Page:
Construction input prices begin to trend higher
Both nonresidential and overall construction input prices increased in September, with natural gas and crude petroleum prices bouncing back, according to an analysis of the U.S. Bureau of Labor Statistics Producer Price Index.
The BLS data show nonresidential input prices expanded 0.3 percent on a monthly basis in September, and overall construction prices also rose 0.3 percent on a monthly basis after declining 0.2 percent in August.
It is important to note nonresidential input construction prices are higher on a year-over-year basis for the first time since November 2014. Just four of the 11 key nonresidential construction input prices declined on a monthly basis, and only one — nonferrous wire and cable — experienced a year-over-year decline.
The rise in material prices both on a monthly and year-over-year basis is not good news for U.S. nonresidential construction firms. For roughly two years, declining energy prices wrung much of the inflation out of the economy, allowing interest rates to remain low and the Federal Reserve to remain fixated on guiding the nation toward full employment.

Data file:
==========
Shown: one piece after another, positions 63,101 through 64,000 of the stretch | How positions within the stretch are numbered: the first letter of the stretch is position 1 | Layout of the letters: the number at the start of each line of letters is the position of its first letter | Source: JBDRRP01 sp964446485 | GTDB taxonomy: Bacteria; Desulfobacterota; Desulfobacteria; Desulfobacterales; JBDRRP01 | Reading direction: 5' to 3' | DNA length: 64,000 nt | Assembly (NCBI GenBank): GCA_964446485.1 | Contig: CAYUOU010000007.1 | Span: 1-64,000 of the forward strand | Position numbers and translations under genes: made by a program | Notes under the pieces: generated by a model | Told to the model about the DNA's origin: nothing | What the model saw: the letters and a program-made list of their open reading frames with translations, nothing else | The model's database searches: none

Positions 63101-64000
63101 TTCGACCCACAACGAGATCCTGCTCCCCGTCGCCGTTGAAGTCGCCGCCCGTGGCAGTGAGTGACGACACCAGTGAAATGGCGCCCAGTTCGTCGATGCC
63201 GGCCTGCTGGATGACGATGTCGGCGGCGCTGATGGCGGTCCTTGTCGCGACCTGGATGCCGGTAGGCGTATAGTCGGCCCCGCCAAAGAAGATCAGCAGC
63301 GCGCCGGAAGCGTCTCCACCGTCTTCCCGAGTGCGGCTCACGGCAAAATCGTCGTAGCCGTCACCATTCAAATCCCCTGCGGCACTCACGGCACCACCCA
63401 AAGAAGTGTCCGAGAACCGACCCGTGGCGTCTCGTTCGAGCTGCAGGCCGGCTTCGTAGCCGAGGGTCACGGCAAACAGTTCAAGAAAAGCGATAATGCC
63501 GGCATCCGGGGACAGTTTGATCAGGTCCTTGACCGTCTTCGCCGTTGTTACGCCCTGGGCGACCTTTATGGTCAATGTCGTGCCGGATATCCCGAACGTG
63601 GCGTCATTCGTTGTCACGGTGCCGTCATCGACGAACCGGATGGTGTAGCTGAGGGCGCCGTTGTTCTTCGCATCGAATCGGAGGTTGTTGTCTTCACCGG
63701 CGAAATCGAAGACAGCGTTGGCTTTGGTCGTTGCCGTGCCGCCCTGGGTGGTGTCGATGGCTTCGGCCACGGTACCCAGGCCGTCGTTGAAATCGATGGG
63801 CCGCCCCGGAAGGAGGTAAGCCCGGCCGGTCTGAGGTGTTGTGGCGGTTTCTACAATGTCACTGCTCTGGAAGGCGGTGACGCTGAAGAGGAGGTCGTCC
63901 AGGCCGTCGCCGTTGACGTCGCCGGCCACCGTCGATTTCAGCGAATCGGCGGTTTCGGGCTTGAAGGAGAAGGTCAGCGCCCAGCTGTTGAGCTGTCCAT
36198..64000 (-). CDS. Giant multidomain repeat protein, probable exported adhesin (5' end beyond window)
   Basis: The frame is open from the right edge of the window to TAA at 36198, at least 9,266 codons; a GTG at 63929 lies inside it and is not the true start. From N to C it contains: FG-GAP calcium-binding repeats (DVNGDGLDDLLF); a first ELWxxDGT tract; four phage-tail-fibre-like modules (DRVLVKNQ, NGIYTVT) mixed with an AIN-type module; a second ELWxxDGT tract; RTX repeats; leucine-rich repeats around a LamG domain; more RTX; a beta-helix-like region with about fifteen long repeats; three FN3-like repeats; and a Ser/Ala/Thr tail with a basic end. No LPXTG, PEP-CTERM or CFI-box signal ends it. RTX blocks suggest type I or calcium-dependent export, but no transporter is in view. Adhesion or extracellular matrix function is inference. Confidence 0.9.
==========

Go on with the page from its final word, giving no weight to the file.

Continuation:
Energy prices are no longer falling. Moreover, wage and health care inflation are building, which could drive interest rates higher next year. That scenario is not good for real estate valuations and nonresidential construction.
Additionally, many contractors note buyers of construction services continue to relentlessly pursue lower construction charges, even though many contractors are quite busy. Labor and other costs are going up, and this has a tendency to squeeze margins. To the extent that materials prices begin to rise more forcefully, this could further compress nonresidential construction margins.
The challenge for many contractors is to pass materials costs increases along to users of construction services in an effort to sustain margins. Evidence suggests this was not a major issue for construction firms prior to the Great Recession, but purchasers of construction services now are much less likely to accept significant cost inflation. The good news is with the U.S. dollar strengthening recently, sharp month-over-month increases in many construction materials prices unlikely are in the near term.
Anirban Basu is chief economist with Associated Builders and Contractors.